When You're Strange: A Film
About The Doors
9 p.m. Wednesday
WFYI (Channel 20)
Hindsight isn't always 20/20. In Tom DiCillo's documentary When You're Strange: A Film About The Doors, it's sometimes even sharper than that. But occasionally it's blurry and, once in a while, totally blind.
Using only footage from that time – portions of which were previously unseen – and Johnny Depp's somber narration, DiCillo's documentary tracks the band's history from its formation in 1965 to singer Jim Morrison's death on July 3, 1971.
That the filmmaker is totally in love with The Doors, particularly Morrison, is never in question. He sees the group as the embodiment of the 1960s, for better and worse, and ties its rise and fall to the cultural advances (civil rights) and horrors (assassinations) of those years. He even intersperses bits of HWY, an experimental 1969 film of Morrison driving around the country, and adds an audio track in which the singer turns on the car radio to hear the news of his own death.
DiCillo's aim is to capture that moment in time, and he does so with relatively little interview footage and no post-Doors commentary from the three still-living band members. The film would have benefited from that.
When You're Strange is at its best when DiCillo delves deeply into the
music, and happily he does that often. He explains the recording process of the
band's first album, which was captured in five days on a four-track tape machine.
He also shows the label from that first LP – which featured an
astonishing run of songs: "Break On Through," "Soul Kitchen," "The Crystal
Ship," "Twentieth Century Fox," "Alabama Song (Whisky Bar)," "Light My Fire"
– though only to note that the band members shared songwriting credits.
He deservedly credits guitarist Robby Krieger for writing much of the band's music, and notes what each of the musicians brought to the music in ability and style. Large blocks of the film are devoted to studio footage – the recording session for "Wild Child" is particularly thrilling – and live performances, which are equally exciting.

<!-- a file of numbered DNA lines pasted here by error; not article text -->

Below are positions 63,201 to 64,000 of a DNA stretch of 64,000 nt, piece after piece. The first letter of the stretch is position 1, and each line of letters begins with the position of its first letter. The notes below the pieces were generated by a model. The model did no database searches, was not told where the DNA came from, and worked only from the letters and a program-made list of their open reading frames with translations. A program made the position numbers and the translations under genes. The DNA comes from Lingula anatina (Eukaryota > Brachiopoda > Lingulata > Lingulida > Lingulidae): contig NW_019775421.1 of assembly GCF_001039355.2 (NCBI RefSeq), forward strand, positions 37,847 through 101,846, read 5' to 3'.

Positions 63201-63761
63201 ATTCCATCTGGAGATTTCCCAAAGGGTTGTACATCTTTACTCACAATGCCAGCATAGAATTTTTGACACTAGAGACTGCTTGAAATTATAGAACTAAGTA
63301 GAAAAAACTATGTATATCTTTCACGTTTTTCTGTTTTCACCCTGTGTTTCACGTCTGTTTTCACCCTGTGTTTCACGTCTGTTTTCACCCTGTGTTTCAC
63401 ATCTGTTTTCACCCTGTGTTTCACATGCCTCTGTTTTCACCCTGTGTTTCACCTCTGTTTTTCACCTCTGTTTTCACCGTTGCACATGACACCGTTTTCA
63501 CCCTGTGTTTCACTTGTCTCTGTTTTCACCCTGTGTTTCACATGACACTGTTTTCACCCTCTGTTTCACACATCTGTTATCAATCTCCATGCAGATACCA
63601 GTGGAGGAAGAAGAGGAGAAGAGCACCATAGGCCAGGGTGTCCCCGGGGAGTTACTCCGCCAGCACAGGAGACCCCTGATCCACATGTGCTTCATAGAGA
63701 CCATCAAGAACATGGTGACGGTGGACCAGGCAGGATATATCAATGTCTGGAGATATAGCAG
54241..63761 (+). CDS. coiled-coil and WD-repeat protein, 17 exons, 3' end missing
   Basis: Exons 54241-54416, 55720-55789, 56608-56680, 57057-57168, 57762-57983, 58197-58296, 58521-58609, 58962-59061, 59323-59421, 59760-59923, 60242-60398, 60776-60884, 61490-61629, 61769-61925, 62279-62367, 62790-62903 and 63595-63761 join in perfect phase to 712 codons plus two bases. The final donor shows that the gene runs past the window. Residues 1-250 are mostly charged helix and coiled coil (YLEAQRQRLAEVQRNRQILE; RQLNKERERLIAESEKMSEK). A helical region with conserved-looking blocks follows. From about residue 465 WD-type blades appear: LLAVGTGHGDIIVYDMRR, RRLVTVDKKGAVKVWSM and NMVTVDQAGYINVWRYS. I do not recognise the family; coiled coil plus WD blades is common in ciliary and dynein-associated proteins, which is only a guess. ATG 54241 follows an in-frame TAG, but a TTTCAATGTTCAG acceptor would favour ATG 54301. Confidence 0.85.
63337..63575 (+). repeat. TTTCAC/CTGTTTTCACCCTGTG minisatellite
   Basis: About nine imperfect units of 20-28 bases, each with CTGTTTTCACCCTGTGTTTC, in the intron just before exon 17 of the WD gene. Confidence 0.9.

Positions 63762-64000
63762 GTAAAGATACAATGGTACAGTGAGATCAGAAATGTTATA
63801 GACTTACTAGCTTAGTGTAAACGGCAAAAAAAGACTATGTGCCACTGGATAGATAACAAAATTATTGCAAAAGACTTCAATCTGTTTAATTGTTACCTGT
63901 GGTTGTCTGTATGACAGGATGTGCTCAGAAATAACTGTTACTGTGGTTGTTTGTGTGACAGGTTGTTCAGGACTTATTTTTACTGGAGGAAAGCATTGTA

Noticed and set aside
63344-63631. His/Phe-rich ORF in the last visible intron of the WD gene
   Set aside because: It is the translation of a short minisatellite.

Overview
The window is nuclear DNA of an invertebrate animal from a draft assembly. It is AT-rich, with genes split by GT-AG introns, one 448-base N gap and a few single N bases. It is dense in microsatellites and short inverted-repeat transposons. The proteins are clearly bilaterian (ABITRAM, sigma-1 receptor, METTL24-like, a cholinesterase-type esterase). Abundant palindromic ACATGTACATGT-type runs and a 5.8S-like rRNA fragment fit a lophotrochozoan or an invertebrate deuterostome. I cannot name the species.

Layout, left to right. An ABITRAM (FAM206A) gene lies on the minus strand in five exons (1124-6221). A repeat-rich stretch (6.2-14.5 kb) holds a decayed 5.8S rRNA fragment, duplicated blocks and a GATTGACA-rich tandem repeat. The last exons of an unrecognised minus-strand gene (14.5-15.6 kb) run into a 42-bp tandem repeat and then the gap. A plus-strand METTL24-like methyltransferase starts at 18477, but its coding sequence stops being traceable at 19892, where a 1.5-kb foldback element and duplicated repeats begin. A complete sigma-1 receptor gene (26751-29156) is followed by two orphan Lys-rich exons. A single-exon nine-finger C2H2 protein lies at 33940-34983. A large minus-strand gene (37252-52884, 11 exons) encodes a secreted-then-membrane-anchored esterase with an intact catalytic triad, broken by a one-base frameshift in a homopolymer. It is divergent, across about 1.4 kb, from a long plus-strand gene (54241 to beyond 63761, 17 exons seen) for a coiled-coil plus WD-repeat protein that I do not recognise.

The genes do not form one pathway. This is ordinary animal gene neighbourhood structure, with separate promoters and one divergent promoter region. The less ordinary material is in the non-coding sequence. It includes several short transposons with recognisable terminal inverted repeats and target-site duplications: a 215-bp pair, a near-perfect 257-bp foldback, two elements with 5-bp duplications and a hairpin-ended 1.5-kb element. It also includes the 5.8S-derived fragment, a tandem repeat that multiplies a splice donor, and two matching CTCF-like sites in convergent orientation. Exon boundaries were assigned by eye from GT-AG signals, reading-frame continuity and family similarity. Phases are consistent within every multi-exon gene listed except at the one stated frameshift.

And while the film is short on perspective, there's one clip featuring drummer John Densmore that sums up The Doors' music about as well as anyone could: "Everybody's always talking about rock and roll and jazz finally blending, and I don't think that can really happen," he said. "But if it's supposed to, I think we're it."
That's a side of The Doors we rarely hear about.
Like everything connected
with The Doors, When You're Strange
focuses on Morrison. Nearly 40 years later, his antics have grown tiresome.
When Depp intones that "everything he does seems either brilliant or
brilliantly calculated for effect," he couldn't be more right. But DiCillo's
script offers no conjecture about which is which. A little illumination from
the band members would have helped – or at least been a distraction from
hearing the stories of Morrison's drug use and loutish behavior yet again.
DiCillo leaves holes elsewhere too. He notes that The Doors "passed on Woodstock" but never explains why, and in one magnificent scene shows Morrison casually chatting up fans who came to see The Doors at a Long Island, N.Y., venue. It's a moment that's surreal in its ordinariness. Depp, the narrator, wonders whether the singer is mingling, or if he needs their attention to survive. As a viewer, you look to documentary makers to provide clarity, not to leave things cloudy.